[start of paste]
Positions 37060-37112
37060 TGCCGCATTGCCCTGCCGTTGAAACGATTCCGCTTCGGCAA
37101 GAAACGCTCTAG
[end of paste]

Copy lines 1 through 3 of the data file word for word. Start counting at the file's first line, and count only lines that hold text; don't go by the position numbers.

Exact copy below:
Positions 37060-37112
37060 TGCCGCATTGCCCTGCCGTTGAAACGATTCCGCTTCGGCAA
37101 GAAACGCTCTAG